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National News

March 12, 2013

Coastal Mass. home collapses into sea

NEWBURY, Mass. — The ocean has claimed a home on Massachusetts' Plum Island, an area that has for years born the brunt of coastal erosion and where other homes remain in danger from high tides.

Reports from the scene say the house at 41 Annapolis Way toppled from the brunt of the raging sea soon after 8:30 a.m. as high tide hit. It sat at a 45 degree angle, half on the dune and half on the beach, with wreckage and personal belongings spilling out into the waves that lashed at it.

The house is owned by Steve and Lucy Bandoian, as trustees. It was built in 1981 and is valued at $168,900, according to town assessor records. It replaced a building that was damaged during the Bluzzard of '78.

There are two buildings on the lot, leadng to earlier misinformation on the exact address of the damaged home. The land value of the lot is listed at $500,000.

The home was one of about seven that has been previously posted as unstable. It had been teetering on the edge all morning.The house was unoccupied.

While not as serious, other damage was reported along Annapolis Way and Fordham Way during this morning's high tide. Neighbors say that two, or possibly three homes along that stretch of beach may be in peril. Officials at the scene say the next high tide, which will take place around 8:30 p.m., is expected to cause more erosion damage.

In total, 12 homes have been ordered evacuated.

"Everyone is taking a beating," Kathy Connors of Annapolis Way said around 8:45 a.m. "It's beating the crap out of everyone."

In recent weeks, Annapolis Way homeowners have paid to install "coir bags" along the waterside of their properties. These 40-foot-long sandbags form a propective wall against the surf. The wall of sandbags is about a quarter mile long. The bags took a beating in today's storm, and in some areas they have been severely damaged.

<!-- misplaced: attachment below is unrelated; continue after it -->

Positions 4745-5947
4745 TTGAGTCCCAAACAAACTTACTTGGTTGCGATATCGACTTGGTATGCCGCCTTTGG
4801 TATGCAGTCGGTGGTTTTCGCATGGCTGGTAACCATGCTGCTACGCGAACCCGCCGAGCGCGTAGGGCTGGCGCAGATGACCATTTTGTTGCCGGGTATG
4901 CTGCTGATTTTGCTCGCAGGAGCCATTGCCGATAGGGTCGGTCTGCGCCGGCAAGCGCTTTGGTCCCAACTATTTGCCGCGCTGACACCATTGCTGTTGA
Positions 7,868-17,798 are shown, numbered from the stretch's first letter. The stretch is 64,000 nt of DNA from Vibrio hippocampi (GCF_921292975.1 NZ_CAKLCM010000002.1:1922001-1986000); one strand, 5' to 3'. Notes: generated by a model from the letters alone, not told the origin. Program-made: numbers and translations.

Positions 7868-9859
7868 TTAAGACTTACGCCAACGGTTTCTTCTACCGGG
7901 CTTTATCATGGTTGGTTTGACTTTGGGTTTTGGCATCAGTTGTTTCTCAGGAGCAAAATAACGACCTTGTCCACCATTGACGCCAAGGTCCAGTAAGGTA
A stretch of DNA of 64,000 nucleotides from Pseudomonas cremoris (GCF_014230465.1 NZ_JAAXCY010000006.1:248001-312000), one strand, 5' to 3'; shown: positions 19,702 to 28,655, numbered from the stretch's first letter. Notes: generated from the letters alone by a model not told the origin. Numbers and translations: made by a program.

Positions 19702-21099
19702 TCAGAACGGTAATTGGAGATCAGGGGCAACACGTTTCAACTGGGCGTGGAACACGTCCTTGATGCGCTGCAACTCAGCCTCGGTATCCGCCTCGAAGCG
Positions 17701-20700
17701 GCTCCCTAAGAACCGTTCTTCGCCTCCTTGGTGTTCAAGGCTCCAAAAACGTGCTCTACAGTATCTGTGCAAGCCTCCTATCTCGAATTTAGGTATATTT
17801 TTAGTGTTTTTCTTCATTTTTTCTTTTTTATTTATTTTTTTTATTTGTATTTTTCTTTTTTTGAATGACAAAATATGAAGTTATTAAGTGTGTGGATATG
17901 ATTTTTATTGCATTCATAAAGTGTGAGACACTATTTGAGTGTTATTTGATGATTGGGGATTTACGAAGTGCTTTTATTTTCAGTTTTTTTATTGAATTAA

The 200-yard stretch of homes along Annapolis Way have borne the brunt of erosion problems over the past several months. Two years ago, a home about 50 yards north of 41 Annapolis Way was demolished when the dune underneath it was compromised and its concrete foundation began to fall apart. Another home was built on the same lot, though not as close to the dune edge.

However in recent weeks, the erosion problem has started to migrate southward, along Fordham Way to the Parker River National Wildlife Refuge. In all, there are about two dozen seaside homes that have seen their waterside dunes severely eroded by recent storms.

Annapolis Way is located about 100 yards south of the Beach Center. Five years ago, it was the Beach Center and the dunes stretching 300 yards north of it that were taking a severe pounding. The federal and state governments spent $5.1 million to pump in sand to that stretch of beach, as well as a section of Salisbury Beach. The project stabilized the erosion problem at the Beach Center, however the problem simply shifted to the south.

Some believe that the presence of a sandbar offshore plays the crucial role in determining where erosion occurs. A narrow sandbar, located about 100 to 200 yards offshore, stretches along the northern end of the island. It ends just north of Annapolis Way. Areas that are behind the sandbar have seen their beach grow, while areas that are not protected by the sandbar have been suffering some of the worst erosion.

 

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